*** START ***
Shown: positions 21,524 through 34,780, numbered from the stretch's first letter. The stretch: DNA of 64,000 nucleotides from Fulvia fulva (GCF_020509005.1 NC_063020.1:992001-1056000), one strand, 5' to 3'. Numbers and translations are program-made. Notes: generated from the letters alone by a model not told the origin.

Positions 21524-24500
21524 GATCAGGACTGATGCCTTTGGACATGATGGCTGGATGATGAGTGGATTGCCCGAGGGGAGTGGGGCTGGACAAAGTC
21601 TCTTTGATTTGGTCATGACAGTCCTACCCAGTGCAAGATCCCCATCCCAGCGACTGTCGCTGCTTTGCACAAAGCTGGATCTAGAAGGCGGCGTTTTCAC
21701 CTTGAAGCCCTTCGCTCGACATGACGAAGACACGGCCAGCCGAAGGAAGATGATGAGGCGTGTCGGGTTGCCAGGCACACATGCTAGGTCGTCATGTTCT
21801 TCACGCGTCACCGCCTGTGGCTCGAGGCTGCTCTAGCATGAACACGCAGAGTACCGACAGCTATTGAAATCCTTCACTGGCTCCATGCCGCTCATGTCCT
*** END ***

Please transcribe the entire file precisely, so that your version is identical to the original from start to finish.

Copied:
Shown: positions 21,524 through 34,780, numbered from the stretch's first letter. The stretch: DNA of 64,000 nucleotides from Fulvia fulva (GCF_020509005.1 NC_063020.1:992001-1056000), one strand, 5' to 3'. Numbers and translations are program-made. Notes: generated from the letters alone by a model not told the origin.

Positions 21524-24500
21524 GATCAGGACTGATGCCTTTGGACATGATGGCTGGATGATGAGTGGATTGCCCGAGGGGAGTGGGGCTGGACAAAGTC
21601 TCTTTGATTTGGTCATGACAGTCCTACCCAGTGCAAGATCCCCATCCCAGCGACTGTCGCTGCTTTGCACAAAGCTGGATCTAGAAGGCGGCGTTTTCAC
21701 CTTGAAGCCCTTCGCTCGACATGACGAAGACACGGCCAGCCGAAGGAAGATGATGAGGCGTGTCGGGTTGCCAGGCACACATGCTAGGTCGTCATGTTCT
21801 TCACGCGTCACCGCCTGTGGCTCGAGGCTGCTCTAGCATGAACACGCAGAGTACCGACAGCTATTGAAATCCTTCACTGGCTCCATGCCGCTCATGTCCT